Music

50 Cent Quotes His Track ‘Heat’ to Warn Rappers About Gang-Related Lyrics

The ‘In da Club’ spitter reminds fellow rap stars that prosecutors can use rap lyrics as evidence in court against artists as he shines light on Drakeo the Ruler’s legal battle.

AceShowbiz50 Cent wants other rappers to learn from Drakeo the Ruler‘s criminal case. Using his 2003 song “Heat” from debut album “Get Rich or Die Tryin’ “, the “In da Club” hitmaker warned fellow rap stars through an Instagram post that their gang-related lyrics could be used as evidence in court against them.

On Monday, March 23, the 44-year-old MC shared a screenshot of The Conversation’s article that shines light on the usage of rap lyrics to incriminate Drakeo. In the caption, he quoted his song lyrics, “i told you in 03/ i do what i gotta do/ i don’t care if i get caught/ the DA can play this mother f*****g tape in court/ i’ll kill you HEAT.”

The Kanan Stark of “Power” went on to share with his followers, “(This is not new) if you say crazy s**t on these records they are gonna use it. if you in a gang on the song then you in the gang when the indictment come fool. LOL.”

The article from The Conversation itself carried a headline that read, “Prosecutors are increasingly – and – misleadingly – using rap lyrics as evidence in court.” It discussed about Drakeo’s on-going case in which investigators used his “Flex Freestyle” lyrics from his 2017’s “So Cold I Do Em” album to prove his guilt in the allegation of him shooting from a motor vehicle.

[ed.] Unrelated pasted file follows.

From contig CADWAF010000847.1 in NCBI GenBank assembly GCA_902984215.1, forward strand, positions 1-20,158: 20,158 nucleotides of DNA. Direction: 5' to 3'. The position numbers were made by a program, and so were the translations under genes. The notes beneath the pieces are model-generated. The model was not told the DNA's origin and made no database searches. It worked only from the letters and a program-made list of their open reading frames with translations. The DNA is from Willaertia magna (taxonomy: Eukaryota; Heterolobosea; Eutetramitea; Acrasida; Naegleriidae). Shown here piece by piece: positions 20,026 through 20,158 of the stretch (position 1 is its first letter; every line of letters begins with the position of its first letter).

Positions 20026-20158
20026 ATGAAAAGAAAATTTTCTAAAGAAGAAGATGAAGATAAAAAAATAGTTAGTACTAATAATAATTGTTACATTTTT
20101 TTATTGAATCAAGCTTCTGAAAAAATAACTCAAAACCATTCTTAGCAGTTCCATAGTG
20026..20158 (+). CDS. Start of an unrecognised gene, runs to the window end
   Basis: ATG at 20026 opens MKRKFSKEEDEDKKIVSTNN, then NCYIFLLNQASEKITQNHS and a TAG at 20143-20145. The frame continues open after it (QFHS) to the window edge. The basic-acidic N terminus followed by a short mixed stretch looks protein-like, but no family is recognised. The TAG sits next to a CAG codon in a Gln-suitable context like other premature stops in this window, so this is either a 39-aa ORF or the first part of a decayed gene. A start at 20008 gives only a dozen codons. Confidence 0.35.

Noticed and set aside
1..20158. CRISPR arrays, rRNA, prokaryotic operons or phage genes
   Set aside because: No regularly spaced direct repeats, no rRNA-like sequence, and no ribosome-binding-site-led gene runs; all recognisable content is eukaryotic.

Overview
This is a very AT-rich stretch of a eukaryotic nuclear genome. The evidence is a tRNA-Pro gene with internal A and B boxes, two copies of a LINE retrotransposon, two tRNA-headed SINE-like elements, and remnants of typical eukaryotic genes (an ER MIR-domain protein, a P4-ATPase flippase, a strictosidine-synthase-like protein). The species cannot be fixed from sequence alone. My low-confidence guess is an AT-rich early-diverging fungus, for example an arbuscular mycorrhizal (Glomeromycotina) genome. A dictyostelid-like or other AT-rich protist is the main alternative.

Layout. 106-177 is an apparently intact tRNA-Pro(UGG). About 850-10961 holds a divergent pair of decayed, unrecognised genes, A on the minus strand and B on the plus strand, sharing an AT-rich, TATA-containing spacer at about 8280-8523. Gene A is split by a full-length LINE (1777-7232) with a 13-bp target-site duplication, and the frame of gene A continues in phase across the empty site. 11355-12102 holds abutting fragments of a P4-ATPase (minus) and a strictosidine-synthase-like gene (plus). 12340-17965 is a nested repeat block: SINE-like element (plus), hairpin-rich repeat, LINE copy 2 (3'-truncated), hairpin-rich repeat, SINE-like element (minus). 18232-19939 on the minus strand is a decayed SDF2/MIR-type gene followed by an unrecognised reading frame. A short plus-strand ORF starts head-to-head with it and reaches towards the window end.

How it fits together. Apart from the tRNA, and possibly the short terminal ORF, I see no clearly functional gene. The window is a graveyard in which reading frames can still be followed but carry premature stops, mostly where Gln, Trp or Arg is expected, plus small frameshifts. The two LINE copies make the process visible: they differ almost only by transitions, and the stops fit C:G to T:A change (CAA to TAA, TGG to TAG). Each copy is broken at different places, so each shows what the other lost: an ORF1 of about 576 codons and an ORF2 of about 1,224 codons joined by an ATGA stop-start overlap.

In a recent interview, Drakeo expressed his frustration over his case that forced him to face a second life sentence. “This s**t has been going on forever, bro,” he confided with Genius. “It’s not the way that people think, where it’s like, ‘Oh! If he said this in the rap, he’s gonna do it.’ The rap game is not as gangster as people think it is. This shit is for entertainment.”

“When I said, ‘RJ was tied up in the back of a car,’ was RJ actually tied up in the back of the car? They take this s**t too literally. It’s not that serious,” the rapper, whose real name is Darrell Caldwell, went on. “When these n****s are shooting up schools and smashing cars, I bet you they’re not listening to rap music when they’re doing that shit.”

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